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Quarterly Investment Review

A message from the Investment Management Team of Strategic Advisers, Inc.

By Brian Enyeart, CFA®,* President, Strategic Advisers, Inc.

Q1: Key Points during the Quarter

    Although markets were volatile, stock and bond returns were down only slightly for the quarter, while most of the world’s largest economies continued to experience growth.
    U.S. economic expansion continued, driven by consumer and business confidence, and by a healthy labor market.
    Concerns around inflation and global trade led to volatility in stocks and bonds.

Despite volatility, synchronized global growth continued

Global stock and bond markets were challenged by concerns around inflation and global trade during the first quarter. Despite these near-term concerns, the global economy experienced positive growth, supported by relatively low interest rates, strong labor markets, and higher corporate profits. Nonetheless, stocks finished nearly flat through the end of March. In fact, both U.S. and international stocks are down about 1%1, 2 so far in 2018. Yet both are still positive over the last 12 months. In fact, international stocks have performed better than U.S. stocks over this time. As for bonds, they have lost some value this year, as inflation concerns have driven interest rates slightly higher. However, bonds too have added value for investors over the course of the past year.

Mature mid-cycle despite a slight pick-up in inflation

Last year, inflation slowed and interest rates remained largely unchanged, helping keep the U.S. economy in mid-cycle expansion. So far this year, measures of inflation have moved higher to a degree, as have interest rates. Going forward, we would expect both to gradually drift higher. Historically, this has been common as the U.S. economy matures. Yet so far, we still feel that the U.S. economy is experiencing a healthy mid-cycle expansion. Positive consumer and business sentiment, a strong job market, and relatively low interest rates are all supporting this economic growth.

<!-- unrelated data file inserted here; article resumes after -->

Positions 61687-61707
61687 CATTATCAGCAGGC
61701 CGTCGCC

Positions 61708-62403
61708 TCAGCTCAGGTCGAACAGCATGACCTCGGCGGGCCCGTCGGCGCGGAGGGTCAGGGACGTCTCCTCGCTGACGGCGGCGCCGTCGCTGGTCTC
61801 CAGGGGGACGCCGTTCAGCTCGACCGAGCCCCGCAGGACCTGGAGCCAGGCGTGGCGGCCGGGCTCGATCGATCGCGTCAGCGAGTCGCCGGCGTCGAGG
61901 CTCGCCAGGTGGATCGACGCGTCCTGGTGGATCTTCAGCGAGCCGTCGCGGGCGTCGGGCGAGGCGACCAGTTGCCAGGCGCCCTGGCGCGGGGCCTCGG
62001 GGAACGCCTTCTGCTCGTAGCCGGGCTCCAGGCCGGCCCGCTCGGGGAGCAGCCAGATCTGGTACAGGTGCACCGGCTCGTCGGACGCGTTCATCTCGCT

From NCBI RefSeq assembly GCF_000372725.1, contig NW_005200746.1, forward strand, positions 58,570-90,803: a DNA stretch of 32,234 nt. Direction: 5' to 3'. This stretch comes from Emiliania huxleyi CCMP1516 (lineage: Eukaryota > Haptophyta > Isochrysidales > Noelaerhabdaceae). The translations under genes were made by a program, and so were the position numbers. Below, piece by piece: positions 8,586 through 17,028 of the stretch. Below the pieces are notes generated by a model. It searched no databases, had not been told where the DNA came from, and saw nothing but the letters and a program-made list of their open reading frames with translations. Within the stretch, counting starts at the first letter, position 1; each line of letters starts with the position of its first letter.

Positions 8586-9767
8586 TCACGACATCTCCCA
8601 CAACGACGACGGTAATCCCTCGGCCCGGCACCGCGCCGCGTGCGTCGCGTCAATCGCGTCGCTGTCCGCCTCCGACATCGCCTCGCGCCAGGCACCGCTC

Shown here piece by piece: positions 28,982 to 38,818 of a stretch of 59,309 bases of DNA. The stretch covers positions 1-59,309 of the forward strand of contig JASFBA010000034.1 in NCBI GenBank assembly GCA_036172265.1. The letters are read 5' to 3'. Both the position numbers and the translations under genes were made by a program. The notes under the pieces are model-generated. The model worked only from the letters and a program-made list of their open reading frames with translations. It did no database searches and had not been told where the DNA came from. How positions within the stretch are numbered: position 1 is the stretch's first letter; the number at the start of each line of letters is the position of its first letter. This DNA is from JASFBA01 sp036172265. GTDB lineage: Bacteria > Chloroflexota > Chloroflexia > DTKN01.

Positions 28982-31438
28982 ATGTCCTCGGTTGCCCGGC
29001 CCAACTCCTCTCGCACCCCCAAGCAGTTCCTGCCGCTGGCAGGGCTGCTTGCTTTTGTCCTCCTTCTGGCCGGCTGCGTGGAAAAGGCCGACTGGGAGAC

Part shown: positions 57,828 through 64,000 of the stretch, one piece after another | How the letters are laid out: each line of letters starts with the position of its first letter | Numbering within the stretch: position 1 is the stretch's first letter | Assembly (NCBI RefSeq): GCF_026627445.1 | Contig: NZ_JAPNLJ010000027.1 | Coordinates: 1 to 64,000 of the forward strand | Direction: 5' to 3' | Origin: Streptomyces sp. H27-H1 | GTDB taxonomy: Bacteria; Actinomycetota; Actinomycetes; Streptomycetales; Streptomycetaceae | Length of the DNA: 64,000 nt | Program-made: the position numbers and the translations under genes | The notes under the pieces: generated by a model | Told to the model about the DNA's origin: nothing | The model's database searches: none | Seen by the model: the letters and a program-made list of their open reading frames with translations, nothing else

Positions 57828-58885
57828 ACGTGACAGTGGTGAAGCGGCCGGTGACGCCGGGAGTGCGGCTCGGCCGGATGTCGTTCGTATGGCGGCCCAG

As inflation gradually accelerates and interest rates edge higher, we believe the economy will, in time, enter a late-cycle expansion. For now, though, with the U.S. economy still going through a healthy expansion, we continue to favor stocks over bonds in most managed accounts.

Domestic stocks fell 0.6%1

Following a period of solid double-digit performance last year, the first quarter of 2018 saw the U.S. stock market finish lower. Investors experienced notable periods of volatility due to concerns with inflation and global trade, as well as with some company-specific issues affecting a few widely held technology stocks. Still, technology companies as a whole proved to be one of the better-performing segments of the market early in 2018. Larger-company stocks retreated more so than smaller-company stocks, while a predominantly favorable earnings environment bolstered the returns of growth stocks relative to value stocks.

Within your managed account, we continue to emphasize growth-oriented and quality stock investments over dividend-focused and defensive strategies, which have historically lagged in periods of rising interest rates.

International stocks declined 1.1%2

Outside the United States, stock performance as a whole was negative during the quarter, as concerns around inflation and global trade affected those markets as well. Developed international markets generated returns that trailed domestic stocks, while emerging-market economies fared better, advancing 1.5%3.

Throughout 2017, we incrementally added exposure to emerging-market stock funds, which helped most client accounts in the first quarter of 2018. We also continue to maintain higher exposure to developed international stock investments. We believe that most such economies are earlier in the business cycle compared with the United States, offering opportunity for further growth.

Rising interest rates weighed on bonds

Under the leadership of new chairman Jerome Powell, the Federal Reserve continued along the path of gradually raising short-term interest rates in the first quarter. Additionally, growing inflation concerns led to higher intermediate-term interest rates, which resulted in investment-grade bonds dropping 1.5%4 for the period. High-yield bonds also fell, sliding 0.9%5. Despite the fact that the U.S. economy continues to grow and corporations have maintained healthy balance sheets, the high-yield bond market was not immune to broader market concerns around inflation and global trade.